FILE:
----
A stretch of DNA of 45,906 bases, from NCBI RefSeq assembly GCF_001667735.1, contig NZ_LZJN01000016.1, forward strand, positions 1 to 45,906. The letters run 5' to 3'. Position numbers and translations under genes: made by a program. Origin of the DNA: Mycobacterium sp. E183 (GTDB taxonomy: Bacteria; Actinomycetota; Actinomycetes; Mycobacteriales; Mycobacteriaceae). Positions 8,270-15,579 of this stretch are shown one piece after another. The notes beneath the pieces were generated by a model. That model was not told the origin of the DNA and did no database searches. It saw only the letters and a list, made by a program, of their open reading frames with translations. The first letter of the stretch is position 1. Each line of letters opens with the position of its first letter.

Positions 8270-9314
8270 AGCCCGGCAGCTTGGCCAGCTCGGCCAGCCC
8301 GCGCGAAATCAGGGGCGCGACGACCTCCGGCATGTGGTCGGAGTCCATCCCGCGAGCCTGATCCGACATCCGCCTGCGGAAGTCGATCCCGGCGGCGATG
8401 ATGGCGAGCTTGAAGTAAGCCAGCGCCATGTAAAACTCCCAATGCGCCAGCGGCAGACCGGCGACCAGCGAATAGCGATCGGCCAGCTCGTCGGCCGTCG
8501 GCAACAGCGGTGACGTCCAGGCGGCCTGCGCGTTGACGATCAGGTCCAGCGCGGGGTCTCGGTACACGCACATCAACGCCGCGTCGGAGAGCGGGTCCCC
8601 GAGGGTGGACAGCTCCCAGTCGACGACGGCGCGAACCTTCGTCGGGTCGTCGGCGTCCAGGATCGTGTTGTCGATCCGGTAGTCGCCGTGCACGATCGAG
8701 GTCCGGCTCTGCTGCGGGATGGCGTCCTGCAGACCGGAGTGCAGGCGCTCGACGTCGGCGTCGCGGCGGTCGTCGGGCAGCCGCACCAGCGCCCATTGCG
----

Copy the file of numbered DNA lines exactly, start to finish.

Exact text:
A stretch of DNA of 45,906 bases, from NCBI RefSeq assembly GCF_001667735.1, contig NZ_LZJN01000016.1, forward strand, positions 1 to 45,906. The letters run 5' to 3'. Position numbers and translations under genes: made by a program. Origin of the DNA: Mycobacterium sp. E183 (GTDB taxonomy: Bacteria; Actinomycetota; Actinomycetes; Mycobacteriales; Mycobacteriaceae). Positions 8,270-15,579 of this stretch are shown one piece after another. The notes beneath the pieces were generated by a model. That model was not told the origin of the DNA and did no database searches. It saw only the letters and a list, made by a program, of their open reading frames with translations. The first letter of the stretch is position 1. Each line of letters opens with the position of its first letter.

Positions 8270-9314
8270 AGCCCGGCAGCTTGGCCAGCTCGGCCAGCCC
8301 GCGCGAAATCAGGGGCGCGACGACCTCCGGCATGTGGTCGGAGTCCATCCCGCGAGCCTGATCCGACATCCGCCTGCGGAAGTCGATCCCGGCGGCGATG
8401 ATGGCGAGCTTGAAGTAAGCCAGCGCCATGTAAAACTCCCAATGCGCCAGCGGCAGACCGGCGACCAGCGAATAGCGATCGGCCAGCTCGTCGGCCGTCG
8501 GCAACAGCGGTGACGTCCAGGCGGCCTGCGCGTTGACGATCAGGTCCAGCGCGGGGTCTCGGTACACGCACATCAACGCCGCGTCGGAGAGCGGGTCCCC
8601 GAGGGTGGACAGCTCCCAGTCGACGACGGCGCGAACCTTCGTCGGGTCGTCGGCGTCCAGGATCGTGTTGTCGATCCGGTAGTCGCCGTGCACGATCGAG
8701 GTCCGGCTCTGCTGCGGGATGGCGTCCTGCAGACCGGAGTGCAGGCGCTCGACGTCGGCGTCGCGGCGGTCGTCGGGCAGCCGCACCAGCGCCCATTGCG